With the popularity of Overwatch on the constant rise, many players have been wondering what exactly is in store for the game’s future regarding competitive modes and character balancing. Just recently, the game director for Overwatch, Jeff Kaplan, sat down with Eurogamer for an interview about these very topics and much more.
Because of the feedback from the competitive mode beta test, Kaplan says the team has decided to shift from a “progression-based system” to a “skill-based system.” Players will also be able to drop tiers, a feature that was not enabled before. “Even if you got to master,” Kaplan explained, “you would never drop out of that tier, no matter how much you lost. In the player’s opinion, that meant that everybody was going to end up, eventually, in the same place. In our new system, there’s no safety net. If you lose, you’re going to go down, if you win, you’re going to go up.”
This change definitely makes sense as other Blizzard games, such as Hearthstone and Heroes of the Storm, use a similar system involving both ranking up and deranking. It also seems competitive play for Overwatch will be split into two and a half to three month seasons instead of the originally planned one month, which Kaplan hopes will allow players more time to enjoy their rank before getting hit with the reset.
As for when ranked mode will arrive, Blizzard has no specific date right now. “Competitive play is the big focus for the team right now, and our hope is that it will release at the end of this month,” Kaplan said.
Another big concern Kaplan addressed was the structure for matchmaking: “we’re going to go out the gate with what we call a ‘dynamic queue’. This is what we use for quick play right now, meaning you can queue in any size that you want. So if you want to queue by yourself, or if you want to queue with two people, or three, four, five, six, the system will allow you to do that.” The decision may be in response to unfavorable outcry when solo and duo queue restrictions were added to Blizzard’s Heroes of the Storm last September.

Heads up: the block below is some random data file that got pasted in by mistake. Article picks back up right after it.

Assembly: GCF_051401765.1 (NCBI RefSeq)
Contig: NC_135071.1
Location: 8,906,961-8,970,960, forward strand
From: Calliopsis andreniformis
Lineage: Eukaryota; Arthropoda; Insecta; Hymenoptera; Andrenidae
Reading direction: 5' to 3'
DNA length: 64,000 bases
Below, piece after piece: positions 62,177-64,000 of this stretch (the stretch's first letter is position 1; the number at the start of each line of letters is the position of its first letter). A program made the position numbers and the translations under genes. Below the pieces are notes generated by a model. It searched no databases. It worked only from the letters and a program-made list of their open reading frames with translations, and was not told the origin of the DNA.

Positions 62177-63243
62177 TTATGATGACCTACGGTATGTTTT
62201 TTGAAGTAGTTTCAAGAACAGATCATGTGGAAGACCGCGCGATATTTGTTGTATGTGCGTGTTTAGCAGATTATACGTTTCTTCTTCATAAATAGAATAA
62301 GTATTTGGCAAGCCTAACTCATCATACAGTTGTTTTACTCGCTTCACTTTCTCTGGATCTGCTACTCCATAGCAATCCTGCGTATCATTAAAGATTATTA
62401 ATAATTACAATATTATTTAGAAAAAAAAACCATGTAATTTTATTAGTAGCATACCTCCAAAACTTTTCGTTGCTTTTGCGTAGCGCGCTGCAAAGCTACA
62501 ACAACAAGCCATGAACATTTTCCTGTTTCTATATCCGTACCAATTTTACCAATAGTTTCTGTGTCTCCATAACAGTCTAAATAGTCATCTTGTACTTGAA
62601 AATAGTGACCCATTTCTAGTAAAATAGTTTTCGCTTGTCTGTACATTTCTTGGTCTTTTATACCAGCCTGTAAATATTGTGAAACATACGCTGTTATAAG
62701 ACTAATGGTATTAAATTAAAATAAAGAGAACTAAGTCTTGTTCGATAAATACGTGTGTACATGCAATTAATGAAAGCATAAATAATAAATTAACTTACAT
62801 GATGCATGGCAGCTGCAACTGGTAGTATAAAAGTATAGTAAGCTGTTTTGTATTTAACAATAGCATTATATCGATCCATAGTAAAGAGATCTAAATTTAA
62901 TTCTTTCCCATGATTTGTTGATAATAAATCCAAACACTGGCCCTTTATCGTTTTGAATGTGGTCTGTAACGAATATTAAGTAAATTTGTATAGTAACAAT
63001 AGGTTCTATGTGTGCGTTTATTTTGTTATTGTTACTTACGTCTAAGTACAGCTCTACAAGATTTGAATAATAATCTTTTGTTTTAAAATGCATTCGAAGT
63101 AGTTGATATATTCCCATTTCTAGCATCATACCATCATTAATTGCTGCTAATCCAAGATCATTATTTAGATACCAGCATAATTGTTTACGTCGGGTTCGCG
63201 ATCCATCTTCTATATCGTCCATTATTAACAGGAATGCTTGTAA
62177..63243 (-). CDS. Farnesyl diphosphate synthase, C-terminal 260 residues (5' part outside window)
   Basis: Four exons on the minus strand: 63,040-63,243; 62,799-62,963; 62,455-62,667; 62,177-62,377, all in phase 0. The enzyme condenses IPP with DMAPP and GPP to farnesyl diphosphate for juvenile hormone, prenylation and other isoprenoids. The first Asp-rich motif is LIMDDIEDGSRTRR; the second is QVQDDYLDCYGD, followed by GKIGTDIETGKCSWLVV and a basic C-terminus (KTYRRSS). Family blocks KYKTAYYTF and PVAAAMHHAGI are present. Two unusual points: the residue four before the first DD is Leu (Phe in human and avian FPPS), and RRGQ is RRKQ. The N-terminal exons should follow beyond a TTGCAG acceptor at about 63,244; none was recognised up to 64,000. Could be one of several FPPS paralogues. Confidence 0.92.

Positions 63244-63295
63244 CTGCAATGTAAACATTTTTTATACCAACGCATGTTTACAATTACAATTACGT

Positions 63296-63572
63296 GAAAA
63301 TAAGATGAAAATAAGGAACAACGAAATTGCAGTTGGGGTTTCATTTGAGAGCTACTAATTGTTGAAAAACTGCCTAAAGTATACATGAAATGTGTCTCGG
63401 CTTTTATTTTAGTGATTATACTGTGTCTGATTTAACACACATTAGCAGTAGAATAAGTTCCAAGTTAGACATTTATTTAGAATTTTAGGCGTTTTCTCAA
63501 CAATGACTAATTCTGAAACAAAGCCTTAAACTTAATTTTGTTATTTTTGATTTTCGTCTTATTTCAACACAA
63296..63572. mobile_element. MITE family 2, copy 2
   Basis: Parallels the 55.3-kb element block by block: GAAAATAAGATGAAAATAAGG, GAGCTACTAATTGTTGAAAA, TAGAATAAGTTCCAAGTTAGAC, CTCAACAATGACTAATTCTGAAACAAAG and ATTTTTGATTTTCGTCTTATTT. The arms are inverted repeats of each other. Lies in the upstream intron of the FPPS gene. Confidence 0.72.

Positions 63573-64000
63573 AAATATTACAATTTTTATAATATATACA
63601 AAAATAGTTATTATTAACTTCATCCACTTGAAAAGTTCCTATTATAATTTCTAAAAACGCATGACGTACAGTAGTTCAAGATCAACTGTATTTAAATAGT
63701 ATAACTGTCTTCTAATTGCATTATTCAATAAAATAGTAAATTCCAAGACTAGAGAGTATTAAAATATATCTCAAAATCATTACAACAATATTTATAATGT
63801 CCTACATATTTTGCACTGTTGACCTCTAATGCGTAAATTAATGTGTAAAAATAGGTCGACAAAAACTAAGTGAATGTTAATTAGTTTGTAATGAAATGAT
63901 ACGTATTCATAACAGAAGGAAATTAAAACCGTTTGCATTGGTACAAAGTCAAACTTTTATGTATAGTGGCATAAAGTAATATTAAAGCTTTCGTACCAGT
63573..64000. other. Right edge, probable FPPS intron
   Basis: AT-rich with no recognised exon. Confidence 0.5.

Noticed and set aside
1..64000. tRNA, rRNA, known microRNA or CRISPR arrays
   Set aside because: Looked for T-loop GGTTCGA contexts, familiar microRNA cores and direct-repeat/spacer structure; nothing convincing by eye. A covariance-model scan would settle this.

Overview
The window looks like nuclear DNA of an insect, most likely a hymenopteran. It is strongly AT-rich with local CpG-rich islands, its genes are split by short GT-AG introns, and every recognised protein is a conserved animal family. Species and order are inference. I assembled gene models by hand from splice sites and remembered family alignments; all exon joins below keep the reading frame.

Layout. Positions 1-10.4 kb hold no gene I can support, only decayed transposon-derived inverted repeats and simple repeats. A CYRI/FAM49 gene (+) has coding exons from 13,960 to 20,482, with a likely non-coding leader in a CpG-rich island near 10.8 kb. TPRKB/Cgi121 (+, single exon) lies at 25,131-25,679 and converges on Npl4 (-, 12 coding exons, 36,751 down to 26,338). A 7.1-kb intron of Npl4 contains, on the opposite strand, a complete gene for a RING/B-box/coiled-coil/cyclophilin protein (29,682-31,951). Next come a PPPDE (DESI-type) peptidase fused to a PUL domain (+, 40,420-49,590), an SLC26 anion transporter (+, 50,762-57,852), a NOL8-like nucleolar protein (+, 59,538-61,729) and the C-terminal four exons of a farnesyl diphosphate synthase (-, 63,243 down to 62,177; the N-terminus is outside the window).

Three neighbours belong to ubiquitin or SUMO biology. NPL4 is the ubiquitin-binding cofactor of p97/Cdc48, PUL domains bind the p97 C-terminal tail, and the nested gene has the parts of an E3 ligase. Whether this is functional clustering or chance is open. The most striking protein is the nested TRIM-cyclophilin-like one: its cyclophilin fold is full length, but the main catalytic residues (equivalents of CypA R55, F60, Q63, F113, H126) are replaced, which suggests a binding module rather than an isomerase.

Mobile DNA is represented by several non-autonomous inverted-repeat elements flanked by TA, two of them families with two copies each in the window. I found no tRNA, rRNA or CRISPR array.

Kaplan was also able to detail some of the long-awaited character balance changes we’ll be seeing in the near future. “We want McCree to be a counter to people like Tracer, Genji and Reaper,” Kaplan said, noting that the hero is just all around too easy right now. The team plans on lowering the damage of fan the hammer, which will make McCree effective against low to medium health targets while hopefully removing his ability to “shred tanks.”
D. Va will also be getting changes, but only after McCree, as the team isn’t quite sure how to handle balancing her.
“We’ve tried high-damage D. Va with lower survivability. She’s almost more of a skirmisher. We’ve tried other directions, like not buffing her damage, but buffing her survivability… D. Va’s not in a horrible place, we just feel like she could be in a slightly better place, whereas McCree is causing a lot of concern in the community and we want to make sure they know we’re responsive.”
Looks like there are big things in the future for Overwatch, and Kaplan and his team will certainly have their hands full in the months to come. Still, it’s always great to see where the development team’s heads are at and what we can expect, especially for a game as globally prominent as Overwatch. You can read the Eurogamer interview in its entirety here.
Which of these changes are you most looking forward to? Leave a comment and let us know!